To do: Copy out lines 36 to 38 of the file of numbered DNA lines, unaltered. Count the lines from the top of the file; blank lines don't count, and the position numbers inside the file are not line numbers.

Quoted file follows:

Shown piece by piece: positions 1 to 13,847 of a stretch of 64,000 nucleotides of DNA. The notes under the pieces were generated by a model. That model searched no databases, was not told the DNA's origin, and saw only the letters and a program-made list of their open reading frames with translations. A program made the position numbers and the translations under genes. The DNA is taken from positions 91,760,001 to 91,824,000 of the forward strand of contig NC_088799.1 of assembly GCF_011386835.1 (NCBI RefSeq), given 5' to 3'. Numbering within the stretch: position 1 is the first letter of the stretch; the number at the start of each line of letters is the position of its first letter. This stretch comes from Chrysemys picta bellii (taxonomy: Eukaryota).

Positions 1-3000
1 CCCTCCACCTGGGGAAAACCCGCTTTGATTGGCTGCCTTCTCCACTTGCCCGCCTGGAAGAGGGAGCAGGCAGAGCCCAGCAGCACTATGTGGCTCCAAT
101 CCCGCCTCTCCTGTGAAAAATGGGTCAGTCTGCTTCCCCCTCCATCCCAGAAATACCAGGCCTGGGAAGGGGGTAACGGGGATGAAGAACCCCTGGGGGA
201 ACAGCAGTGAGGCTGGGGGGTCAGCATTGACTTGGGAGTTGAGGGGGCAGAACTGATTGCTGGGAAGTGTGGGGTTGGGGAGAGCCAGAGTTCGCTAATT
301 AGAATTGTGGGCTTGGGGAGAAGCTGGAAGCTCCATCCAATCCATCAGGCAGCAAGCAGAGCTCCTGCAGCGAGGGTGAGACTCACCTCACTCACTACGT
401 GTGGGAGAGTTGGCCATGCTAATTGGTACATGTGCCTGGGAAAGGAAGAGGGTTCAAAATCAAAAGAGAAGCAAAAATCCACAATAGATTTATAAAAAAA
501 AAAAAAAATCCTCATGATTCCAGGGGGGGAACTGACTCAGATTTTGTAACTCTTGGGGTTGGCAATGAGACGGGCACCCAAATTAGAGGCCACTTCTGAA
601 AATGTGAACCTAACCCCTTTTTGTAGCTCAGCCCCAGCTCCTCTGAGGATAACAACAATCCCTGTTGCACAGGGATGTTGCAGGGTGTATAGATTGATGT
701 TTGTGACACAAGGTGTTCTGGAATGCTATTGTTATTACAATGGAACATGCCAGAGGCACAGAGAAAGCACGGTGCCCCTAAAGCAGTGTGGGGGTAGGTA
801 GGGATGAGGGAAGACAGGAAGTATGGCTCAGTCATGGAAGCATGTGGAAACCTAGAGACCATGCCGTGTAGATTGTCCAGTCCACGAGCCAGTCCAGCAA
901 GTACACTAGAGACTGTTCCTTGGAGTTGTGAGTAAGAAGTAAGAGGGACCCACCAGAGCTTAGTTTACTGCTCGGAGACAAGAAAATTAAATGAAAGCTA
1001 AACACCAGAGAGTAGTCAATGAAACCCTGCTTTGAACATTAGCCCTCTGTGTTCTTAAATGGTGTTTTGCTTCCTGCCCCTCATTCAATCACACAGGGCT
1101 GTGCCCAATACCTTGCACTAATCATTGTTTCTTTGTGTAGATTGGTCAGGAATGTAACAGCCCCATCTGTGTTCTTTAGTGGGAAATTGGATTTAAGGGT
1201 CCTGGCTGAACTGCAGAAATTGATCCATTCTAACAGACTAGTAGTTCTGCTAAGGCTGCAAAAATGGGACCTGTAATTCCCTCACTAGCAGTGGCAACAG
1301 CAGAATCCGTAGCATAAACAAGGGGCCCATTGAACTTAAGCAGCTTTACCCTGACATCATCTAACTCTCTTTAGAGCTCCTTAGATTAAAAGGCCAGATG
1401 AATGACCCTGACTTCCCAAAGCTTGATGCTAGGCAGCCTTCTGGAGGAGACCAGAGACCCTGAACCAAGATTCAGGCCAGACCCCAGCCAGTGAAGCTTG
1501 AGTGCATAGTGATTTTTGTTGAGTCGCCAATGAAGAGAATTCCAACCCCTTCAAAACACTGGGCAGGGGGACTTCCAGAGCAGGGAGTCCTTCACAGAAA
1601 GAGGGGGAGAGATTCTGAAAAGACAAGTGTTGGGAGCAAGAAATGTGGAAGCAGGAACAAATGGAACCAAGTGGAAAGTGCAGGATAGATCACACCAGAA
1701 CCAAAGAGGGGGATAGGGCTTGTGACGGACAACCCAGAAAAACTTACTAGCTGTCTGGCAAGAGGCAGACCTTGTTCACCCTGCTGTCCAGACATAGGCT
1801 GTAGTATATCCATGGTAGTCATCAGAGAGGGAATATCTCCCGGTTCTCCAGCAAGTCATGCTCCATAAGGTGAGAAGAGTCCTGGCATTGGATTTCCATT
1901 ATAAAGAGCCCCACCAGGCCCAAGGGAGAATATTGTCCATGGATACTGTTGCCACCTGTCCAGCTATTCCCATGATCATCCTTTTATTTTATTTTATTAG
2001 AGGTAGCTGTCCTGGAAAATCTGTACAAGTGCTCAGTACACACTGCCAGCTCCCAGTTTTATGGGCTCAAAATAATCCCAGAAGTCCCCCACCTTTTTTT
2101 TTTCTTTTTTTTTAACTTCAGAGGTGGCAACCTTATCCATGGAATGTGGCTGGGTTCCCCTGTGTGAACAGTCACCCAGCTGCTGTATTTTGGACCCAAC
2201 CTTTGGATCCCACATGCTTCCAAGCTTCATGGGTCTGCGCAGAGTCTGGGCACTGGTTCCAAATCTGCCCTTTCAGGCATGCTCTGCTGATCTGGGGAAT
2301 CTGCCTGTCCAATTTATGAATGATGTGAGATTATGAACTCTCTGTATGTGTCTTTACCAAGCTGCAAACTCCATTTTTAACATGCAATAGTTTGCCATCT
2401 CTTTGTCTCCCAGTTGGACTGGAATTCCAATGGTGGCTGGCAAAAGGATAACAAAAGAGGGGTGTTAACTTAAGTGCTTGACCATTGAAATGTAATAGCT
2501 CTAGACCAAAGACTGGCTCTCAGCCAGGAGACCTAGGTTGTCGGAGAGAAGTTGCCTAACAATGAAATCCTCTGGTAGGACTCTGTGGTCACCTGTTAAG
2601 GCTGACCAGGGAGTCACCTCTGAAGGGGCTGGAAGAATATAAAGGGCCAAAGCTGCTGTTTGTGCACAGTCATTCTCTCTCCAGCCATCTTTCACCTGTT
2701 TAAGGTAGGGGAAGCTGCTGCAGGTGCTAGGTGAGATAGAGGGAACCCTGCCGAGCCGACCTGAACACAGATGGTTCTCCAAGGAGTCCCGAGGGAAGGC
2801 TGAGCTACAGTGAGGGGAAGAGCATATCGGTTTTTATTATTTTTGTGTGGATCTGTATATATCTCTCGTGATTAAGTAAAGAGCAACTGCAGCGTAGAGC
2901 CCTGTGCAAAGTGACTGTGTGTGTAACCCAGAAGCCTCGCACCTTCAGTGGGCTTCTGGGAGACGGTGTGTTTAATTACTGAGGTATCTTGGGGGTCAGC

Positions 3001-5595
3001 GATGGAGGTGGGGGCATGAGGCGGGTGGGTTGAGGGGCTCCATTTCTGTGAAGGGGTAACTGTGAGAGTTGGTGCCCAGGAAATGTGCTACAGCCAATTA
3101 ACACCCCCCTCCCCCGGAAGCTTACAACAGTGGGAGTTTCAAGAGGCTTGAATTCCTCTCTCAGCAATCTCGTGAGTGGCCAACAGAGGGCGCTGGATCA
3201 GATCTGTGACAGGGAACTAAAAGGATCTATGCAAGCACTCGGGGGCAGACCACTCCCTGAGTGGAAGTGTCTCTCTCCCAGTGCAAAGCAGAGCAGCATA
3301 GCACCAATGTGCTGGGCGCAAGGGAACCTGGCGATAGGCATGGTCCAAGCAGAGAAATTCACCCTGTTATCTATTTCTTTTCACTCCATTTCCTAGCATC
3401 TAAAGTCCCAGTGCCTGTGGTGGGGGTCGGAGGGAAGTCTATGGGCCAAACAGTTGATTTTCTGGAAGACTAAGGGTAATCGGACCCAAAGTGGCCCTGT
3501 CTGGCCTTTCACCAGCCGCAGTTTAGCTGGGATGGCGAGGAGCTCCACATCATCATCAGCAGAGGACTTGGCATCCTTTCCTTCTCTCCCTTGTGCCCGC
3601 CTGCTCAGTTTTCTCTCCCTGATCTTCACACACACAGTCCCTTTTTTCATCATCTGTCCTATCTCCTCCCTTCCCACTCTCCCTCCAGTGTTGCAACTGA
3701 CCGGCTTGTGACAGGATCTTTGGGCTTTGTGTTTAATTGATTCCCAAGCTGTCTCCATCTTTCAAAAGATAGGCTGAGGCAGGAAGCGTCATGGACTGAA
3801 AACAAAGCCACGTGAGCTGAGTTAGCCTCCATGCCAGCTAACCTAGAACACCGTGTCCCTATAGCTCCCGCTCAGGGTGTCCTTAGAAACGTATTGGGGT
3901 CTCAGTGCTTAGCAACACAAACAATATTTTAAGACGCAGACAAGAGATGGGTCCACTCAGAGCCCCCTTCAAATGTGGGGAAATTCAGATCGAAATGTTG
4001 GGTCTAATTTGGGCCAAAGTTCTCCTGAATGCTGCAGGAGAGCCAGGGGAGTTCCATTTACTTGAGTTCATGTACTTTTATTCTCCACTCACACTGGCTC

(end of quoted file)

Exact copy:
3201 GATCTGTGACAGGGAACTAAAAGGATCTATGCAAGCACTCGGGGGCAGACCACTCCCTGAGTGGAAGTGTCTCTCTCCCAGTGCAAAGCAGAGCAGCATA
3301 GCACCAATGTGCTGGGCGCAAGGGAACCTGGCGATAGGCATGGTCCAAGCAGAGAAATTCACCCTGTTATCTATTTCTTTTCACTCCATTTCCTAGCATC
3401 TAAAGTCCCAGTGCCTGTGGTGGGGGTCGGAGGGAAGTCTATGGGCCAAACAGTTGATTTTCTGGAAGACTAAGGGTAATCGGACCCAAAGTGGCCCTGT